In three weeks’ time Mark Wood will be dropped by helicopter on the frozen seas off the coast of Russia and, with two colleagues, will set off on what Sir Ranulph Feinnes describes as “The toughest journey on the planet”. He will be travelling on skis to the geographic North Pole. A journey that will take around sixty days, where temperatures will drop to as low as minus sixty degrees and where he will frequently be travelling in extreme blizzard conditions. Global warming and the melting ice caps means that this could be the last time that this journey can ever be attempted and it is clearly going to be a massive challenge.

Last week Mark found the time to visit our school and give three presentations, one to our Pre-Prep children, one to the Main Prep and one to parents and friends in the evening (when a few children came back to hear him again!)

To describe him as inspirational would be something of an understatement. This forthcoming expedition is just the latest in a series of adventures that Mark has completed, including solo trips to both the North and South Poles, supporting the “Top Gear” team on a journey to the magnetic North Pole, climbing Mount Everest and connecting with students around the world while doing so and cycling solo across America and New Zealand.

Mark is a truly extraordinary man and he held his audiences spellbound with his stories. The passion he has for what he does, the determination to succeed and his definition of a successful expedition – “coming back safely, not necessarily reaching the end” all help to define the man and at the end of his presentations the questions came thick and fast. He explained how he prepared for such an arduous journey, the need to bulk up beforehand and the amount of calories that he will burn off each day, encounters with inquisitive polar bears, the need to be able to adapt when things go wrong and the importance of keeping your spirits up when times are tough.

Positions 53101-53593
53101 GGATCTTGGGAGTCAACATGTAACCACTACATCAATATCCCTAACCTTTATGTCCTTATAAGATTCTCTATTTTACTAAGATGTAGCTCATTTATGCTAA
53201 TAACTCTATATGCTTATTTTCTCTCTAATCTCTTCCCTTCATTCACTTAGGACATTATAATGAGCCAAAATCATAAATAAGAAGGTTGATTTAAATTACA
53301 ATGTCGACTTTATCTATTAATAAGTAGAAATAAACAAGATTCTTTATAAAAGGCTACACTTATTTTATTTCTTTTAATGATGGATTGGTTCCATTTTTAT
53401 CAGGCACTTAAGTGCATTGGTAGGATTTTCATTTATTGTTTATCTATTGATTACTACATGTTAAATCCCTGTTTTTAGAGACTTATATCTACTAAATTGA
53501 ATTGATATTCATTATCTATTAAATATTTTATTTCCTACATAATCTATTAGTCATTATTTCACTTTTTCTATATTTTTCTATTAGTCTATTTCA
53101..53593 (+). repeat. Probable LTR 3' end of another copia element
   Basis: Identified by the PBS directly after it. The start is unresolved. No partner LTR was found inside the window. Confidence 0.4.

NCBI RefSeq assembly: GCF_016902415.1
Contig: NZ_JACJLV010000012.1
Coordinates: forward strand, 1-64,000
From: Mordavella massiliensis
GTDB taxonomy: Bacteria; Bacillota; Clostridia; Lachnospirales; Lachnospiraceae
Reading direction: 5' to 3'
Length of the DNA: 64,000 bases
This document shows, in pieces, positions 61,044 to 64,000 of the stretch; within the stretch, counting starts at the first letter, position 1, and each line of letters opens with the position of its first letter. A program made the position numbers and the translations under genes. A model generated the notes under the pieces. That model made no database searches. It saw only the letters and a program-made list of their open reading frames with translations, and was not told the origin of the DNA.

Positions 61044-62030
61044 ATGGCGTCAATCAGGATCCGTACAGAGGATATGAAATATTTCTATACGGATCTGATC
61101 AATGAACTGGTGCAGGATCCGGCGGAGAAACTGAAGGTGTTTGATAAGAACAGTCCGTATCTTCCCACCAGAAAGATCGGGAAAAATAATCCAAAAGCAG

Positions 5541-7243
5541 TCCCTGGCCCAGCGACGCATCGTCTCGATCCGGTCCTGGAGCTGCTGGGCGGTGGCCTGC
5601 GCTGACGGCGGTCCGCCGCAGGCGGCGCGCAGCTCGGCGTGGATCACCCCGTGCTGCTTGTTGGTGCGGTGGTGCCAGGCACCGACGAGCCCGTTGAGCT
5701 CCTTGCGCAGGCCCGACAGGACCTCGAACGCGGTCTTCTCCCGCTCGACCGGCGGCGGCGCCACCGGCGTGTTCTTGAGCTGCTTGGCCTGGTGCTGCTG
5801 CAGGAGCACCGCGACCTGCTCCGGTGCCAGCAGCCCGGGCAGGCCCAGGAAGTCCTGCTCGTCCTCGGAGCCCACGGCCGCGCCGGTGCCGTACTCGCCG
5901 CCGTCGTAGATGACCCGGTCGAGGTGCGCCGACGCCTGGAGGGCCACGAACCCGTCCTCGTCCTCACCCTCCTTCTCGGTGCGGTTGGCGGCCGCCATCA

I very much doubt that anyone who heard Mark Wood speak will ever forget the experience. I am also sure that many of us will remember his words when we face challenges of our own and it is just possible that the next great explorer was sitting in the audience last Tuesday and Mark’s presentation will have ignited a spark that really could lead to great things in the future.

Jerry Gear
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